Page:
- Nostalgic Look Back Documentary (SD, 31 min) - This is an interview conducted by Leonard Maltin with Tony Curtis. Though a lot of the footage and information discussed here was already included or touched upon in the previous features, there are still some nice new bits of information peppered throughout, including some more frank and entertaining stories.
- Memories from the Sweet Sues Featurette (SD, 12 min) - This a look back at the production of the film with four of the actresses who were featured in the all girl band in the movie. The actresses tell stories about working with Monroe, Lemmon, and Wilder, and though brief, they do offer a few worthwhile insights.
- Virtual Hall of Memories (SD, 21 min) - This is essentially a slideshow of clips from the film, stills, and behind the scenes photos set to music from the movie. Subtitles are included in English, French, German, Spanish, and Dutch.
- Original Theatrical Trailer (HD) - The film's original theatrical trailer.
HD Bonus Content: Any Exclusive Goodies in There?
There are no HD exclusives.
Overall, Billy Wilder's classic 'Some Like It Hot' is a wonderful comedy that features a great script and fantastic performances that are still as fresh and entertaining today as they were over half a century ago. The video and audio are solid and supplements are plentiful but cover a lot of the same ground. Basically, a worthy disc to a really good film. Recommended.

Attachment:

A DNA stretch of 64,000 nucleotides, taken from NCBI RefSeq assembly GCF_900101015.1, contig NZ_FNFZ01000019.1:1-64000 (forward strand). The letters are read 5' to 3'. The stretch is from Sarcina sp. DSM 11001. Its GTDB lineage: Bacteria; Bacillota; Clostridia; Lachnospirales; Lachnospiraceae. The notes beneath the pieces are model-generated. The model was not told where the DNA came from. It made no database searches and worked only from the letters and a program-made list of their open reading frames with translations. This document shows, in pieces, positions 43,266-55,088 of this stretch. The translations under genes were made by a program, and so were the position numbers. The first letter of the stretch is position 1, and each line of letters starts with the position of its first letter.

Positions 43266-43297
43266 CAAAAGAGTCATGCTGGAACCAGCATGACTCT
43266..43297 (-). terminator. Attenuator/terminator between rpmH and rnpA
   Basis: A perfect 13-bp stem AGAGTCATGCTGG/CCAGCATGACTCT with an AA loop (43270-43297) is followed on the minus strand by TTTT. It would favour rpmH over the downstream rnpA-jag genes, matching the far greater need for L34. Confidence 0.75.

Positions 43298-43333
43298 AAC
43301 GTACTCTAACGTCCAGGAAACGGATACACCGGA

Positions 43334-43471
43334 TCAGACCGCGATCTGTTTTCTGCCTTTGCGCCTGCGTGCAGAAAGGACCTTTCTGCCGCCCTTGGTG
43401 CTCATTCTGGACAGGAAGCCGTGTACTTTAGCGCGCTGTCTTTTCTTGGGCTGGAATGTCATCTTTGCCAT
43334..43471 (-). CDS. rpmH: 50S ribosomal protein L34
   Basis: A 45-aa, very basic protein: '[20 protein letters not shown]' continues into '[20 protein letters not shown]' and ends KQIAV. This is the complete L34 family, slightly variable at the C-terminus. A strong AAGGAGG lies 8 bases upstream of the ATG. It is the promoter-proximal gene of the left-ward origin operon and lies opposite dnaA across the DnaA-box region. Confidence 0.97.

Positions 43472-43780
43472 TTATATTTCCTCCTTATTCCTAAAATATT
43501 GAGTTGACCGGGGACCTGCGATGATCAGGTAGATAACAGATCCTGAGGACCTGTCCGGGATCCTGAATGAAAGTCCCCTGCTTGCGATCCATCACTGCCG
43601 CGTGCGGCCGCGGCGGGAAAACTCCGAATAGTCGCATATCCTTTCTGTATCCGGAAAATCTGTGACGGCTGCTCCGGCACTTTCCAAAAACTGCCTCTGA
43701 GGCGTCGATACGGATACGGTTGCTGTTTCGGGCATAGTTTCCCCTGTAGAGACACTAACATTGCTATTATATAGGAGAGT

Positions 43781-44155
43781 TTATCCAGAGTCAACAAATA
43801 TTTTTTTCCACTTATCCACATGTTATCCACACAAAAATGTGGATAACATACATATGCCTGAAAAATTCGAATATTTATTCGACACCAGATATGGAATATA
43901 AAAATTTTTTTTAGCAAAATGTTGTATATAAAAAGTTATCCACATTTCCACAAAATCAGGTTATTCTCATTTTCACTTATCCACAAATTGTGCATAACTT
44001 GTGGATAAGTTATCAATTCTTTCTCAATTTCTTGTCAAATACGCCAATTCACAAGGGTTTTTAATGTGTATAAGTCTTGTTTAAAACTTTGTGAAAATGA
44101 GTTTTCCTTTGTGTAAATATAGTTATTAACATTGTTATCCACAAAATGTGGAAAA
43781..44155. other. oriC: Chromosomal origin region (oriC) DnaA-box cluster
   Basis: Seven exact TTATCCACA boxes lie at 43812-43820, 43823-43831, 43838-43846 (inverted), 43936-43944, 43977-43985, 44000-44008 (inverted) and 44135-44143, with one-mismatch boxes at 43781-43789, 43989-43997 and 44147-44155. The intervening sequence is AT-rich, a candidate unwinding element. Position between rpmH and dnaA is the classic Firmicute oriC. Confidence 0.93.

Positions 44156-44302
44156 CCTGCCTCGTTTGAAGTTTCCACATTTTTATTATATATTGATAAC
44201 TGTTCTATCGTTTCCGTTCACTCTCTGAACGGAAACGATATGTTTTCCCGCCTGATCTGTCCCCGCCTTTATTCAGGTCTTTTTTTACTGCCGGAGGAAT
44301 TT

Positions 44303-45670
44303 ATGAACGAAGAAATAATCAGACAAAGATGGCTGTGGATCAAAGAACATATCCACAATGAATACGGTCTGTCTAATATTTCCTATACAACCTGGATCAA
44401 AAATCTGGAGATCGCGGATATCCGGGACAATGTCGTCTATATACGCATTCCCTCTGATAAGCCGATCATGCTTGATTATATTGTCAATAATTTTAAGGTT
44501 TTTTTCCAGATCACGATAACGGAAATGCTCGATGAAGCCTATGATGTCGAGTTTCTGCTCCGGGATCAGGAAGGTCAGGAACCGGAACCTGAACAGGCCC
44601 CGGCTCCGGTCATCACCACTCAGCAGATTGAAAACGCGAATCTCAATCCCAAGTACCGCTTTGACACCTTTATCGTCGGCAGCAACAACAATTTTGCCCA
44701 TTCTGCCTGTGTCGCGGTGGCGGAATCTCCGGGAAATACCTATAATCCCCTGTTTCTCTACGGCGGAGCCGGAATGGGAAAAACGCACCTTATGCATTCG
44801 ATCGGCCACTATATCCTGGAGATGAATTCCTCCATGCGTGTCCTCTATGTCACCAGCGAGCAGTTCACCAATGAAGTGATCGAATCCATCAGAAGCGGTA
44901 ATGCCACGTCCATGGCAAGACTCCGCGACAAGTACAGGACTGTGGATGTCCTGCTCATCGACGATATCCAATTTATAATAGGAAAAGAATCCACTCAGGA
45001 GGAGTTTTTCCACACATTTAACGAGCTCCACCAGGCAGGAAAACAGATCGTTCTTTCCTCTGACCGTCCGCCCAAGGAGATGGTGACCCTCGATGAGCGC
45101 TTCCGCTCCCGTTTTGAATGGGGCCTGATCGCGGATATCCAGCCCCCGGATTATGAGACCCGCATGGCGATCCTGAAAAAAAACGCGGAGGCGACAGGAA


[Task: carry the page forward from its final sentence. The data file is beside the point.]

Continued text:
- BD-50 Dual-Layer Disc
- Region A
- 1080p/AVC MPEG-4
- English 5.1 DTS-HD Master Audio
- Spanish Mono
- French 5.1 DTS
- English SDH, Spanish, French
- Audio Commentary featuring interviews with Tony Curtis and Jack Lemmon and commentary by Paul Diamond, Lowell Ganz, and Babaloo Mandel
- The Making of Some Like It Hot
- The Legacy of Some Like It Hot
- Nostalgic Look Back Documentary
- Memories from the Sweet Sues Featurette
- Virtual Hall of Memories
- Original Theatrical Trailer